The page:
Updated: Sep 17, 2021
Written by Joanie Johnson, personal trainer, Pilates instructor, Pre & Postnatal Corrective Exercise Specialist, Diastasis and Core Consultant through Fit For Birth™
Find the original post and more of her amazing work at http://joaniejohnson.com/
Take a deep breath and tell me,
What part of your body do you feel moving?
Are you feeling your chest rise and fall? Or are you feeling movement in your lower ribs and belly? If you said chest, you are unknowingly stressing yourself out! Our autonomic nervous system is divided into two systems known as the sympathetic and parasympathetic nervous systems. When we are breathing with a big rise and fall in our chest, we are using our sympathetic nervous system, aka fight or flight mode. This breath turns off all the body’s functions associated with rest and recovery and sends extra blood flow and energy into areas that will help us escape imminent danger. Chest breathing sends a signal to our brains to make more of the stress hormones, cortisol and adrenaline, because these hormones help us run away from predators…which is a good thing. But on a chemical level, our bodies can’t differentiate between being chased by a lion and working on a stressful deadline…which is a bad thing. Especially for the stressed out daze most of us walk around in today. Sweat and anxiety is definitely not the pregnancy “glow” any of us had in mind.
So what can you do about it? Enter the diaphragm.
The diaphragm is our primary respiratory muscle. When we breathe, it becomes the MOST important muscle in our bodies.
The act of breathing creates motion in our abdominal cavity as the diaphragm massages our internal organs. This movement helps with digestion and plays a role in nutrient and waste exchange by aiding in lymph flow. It regulates PH balance which affects the hormonal system and mental-emotional-cognitive balance. It also neutralizes intra-abdominal pressure, minimizing the risk of developing diastasis recti and pelvic floor dysfunction and STRENGTHENS the core!
The single most important thing you can do for your health during pregnancy is learn to breathe diagrammatically.
Diaphragmatic breathing switches on your parasympathetic nervous system, slowing and calming all the systems in the body. This is a much better place for you and your baby as it gives you a sense of control over any situation. i.e. that work deadline, stressful family interactions, labor!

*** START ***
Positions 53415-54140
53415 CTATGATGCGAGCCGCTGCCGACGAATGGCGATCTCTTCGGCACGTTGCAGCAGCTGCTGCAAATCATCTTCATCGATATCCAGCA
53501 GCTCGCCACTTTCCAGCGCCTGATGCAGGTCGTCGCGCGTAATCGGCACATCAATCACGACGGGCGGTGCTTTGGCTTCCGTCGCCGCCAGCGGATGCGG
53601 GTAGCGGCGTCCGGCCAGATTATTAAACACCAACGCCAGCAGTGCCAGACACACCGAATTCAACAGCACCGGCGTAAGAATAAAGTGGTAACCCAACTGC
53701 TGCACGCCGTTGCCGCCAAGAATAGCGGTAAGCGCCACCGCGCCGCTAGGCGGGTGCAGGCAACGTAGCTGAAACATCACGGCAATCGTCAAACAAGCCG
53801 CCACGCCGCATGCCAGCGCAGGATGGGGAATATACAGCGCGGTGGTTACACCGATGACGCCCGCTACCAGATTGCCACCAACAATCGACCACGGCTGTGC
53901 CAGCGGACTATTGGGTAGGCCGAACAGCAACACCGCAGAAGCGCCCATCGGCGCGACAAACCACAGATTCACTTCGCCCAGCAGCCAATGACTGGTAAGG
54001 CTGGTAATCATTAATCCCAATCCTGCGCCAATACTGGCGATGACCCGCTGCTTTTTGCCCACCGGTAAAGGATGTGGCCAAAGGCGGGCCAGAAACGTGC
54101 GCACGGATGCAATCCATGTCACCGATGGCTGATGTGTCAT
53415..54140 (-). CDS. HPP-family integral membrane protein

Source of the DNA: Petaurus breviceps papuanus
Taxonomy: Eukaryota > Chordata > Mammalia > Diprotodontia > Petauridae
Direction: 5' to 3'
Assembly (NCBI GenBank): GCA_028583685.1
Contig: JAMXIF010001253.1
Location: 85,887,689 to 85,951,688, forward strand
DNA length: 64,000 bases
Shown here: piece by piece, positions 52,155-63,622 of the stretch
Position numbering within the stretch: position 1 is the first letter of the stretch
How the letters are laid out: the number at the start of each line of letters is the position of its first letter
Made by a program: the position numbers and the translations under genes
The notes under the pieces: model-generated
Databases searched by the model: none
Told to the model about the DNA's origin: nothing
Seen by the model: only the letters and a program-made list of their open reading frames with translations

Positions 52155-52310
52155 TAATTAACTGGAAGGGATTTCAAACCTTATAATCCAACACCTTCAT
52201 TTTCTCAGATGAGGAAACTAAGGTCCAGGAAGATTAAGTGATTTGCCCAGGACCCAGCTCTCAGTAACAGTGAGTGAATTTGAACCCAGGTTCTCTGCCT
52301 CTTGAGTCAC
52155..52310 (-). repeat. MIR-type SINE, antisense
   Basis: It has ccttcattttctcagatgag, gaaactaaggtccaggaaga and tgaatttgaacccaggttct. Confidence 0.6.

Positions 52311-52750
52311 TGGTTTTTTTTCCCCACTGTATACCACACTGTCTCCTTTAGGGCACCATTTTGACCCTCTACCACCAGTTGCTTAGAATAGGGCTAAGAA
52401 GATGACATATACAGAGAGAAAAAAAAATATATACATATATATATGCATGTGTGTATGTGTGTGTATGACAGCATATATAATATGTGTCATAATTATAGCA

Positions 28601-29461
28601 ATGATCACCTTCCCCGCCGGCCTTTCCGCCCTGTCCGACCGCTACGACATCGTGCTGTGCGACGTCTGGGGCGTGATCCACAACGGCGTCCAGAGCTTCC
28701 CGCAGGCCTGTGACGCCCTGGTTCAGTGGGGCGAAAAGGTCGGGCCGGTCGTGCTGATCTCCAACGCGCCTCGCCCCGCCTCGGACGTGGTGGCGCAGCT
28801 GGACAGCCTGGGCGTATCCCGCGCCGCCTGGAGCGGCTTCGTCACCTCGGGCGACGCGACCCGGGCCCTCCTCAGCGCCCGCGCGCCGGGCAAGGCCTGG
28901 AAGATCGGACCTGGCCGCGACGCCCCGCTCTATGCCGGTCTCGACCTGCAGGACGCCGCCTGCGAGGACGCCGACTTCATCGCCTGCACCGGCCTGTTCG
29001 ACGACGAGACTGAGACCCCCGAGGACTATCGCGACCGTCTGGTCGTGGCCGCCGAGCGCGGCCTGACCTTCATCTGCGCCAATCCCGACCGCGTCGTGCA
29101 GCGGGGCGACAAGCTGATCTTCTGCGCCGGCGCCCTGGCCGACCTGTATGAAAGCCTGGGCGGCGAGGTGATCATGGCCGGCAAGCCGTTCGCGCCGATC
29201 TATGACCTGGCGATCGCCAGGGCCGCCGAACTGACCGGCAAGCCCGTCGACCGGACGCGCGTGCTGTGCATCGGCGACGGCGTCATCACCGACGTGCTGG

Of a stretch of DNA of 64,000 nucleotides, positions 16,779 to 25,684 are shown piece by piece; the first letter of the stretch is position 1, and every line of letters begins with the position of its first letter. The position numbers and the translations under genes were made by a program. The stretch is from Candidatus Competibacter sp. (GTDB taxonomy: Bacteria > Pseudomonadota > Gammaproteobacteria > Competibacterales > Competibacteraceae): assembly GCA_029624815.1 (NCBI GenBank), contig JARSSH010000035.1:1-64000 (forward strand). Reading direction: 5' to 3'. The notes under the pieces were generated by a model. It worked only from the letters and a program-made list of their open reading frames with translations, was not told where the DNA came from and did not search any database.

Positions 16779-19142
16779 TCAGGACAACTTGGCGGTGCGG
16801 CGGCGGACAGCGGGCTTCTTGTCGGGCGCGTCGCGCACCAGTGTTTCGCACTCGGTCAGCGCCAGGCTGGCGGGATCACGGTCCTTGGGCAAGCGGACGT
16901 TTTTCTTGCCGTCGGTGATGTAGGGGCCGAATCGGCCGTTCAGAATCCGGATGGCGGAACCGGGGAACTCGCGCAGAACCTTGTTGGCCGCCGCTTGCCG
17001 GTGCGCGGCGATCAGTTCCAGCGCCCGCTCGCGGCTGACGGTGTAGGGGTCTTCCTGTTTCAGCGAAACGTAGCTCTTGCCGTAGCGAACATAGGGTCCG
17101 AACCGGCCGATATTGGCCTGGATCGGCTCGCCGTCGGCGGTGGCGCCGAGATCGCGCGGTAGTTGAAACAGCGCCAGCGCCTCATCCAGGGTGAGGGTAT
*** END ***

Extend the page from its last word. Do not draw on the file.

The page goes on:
Try this exercise:
Place your hands around the bottom of your ribcage.
Take a deep inhale and try to “push” air into the back and sides of your rib-cage. That expansion you are feeling is your diaphragm.
Now place your hands on your chest, take a big breath into the upper chest and shoulders. Note the difference. That’s a stress breath.
Try to maintain a diaphragmatic breath as often as you can throughout the day. Try it in all positions to see if you can successfully access this breath and keep yourself from entering a more stressful state. It’s a great way to calm anxiety and the #1 exercise I use with my clients to start strengthening the core, post pregnancy.
About the author:
Joanie spent 9 yrs as a professional dancer, performing, touring and teaching dance to movers of all ages. She has spent 12 yrs teaching group fitness and offering one-on-one personal training for various gyms and methods around New York City. Additionally she works at Fit for Birth, the industries leading holistic pre & postnatal continuing education company as a Head Coach, their Graduate Liaison and Coordinator of the Pregnancy Sāf Elite program.
She the original co-founder of Fit Pregnancy Club, NYC’s premiere pre & postnatal fitness studio and has been featured in publications such as Women’s Health, Parents, Forbes and Fast Company. Her daughter, Adina, was born in 2016 via Cesarean birth. The recovery she went through inspired her deep dive into developing an approach for preventing common pregnancy and postpartum injuries like diastasis recti, pelvic floor dysfunction and supporting women during the transitions that occur during preconception, pregnancy and motherhood.
Since 2010, she has proudly coached thousands of pregnant, birthing and parenting bodies. She’s a passionate advocate for maternal health and spends most of her free time reading and studying the most current pre/postnatal fitness research and forming relationships with and coaching other professionals working to support women during their parenting years.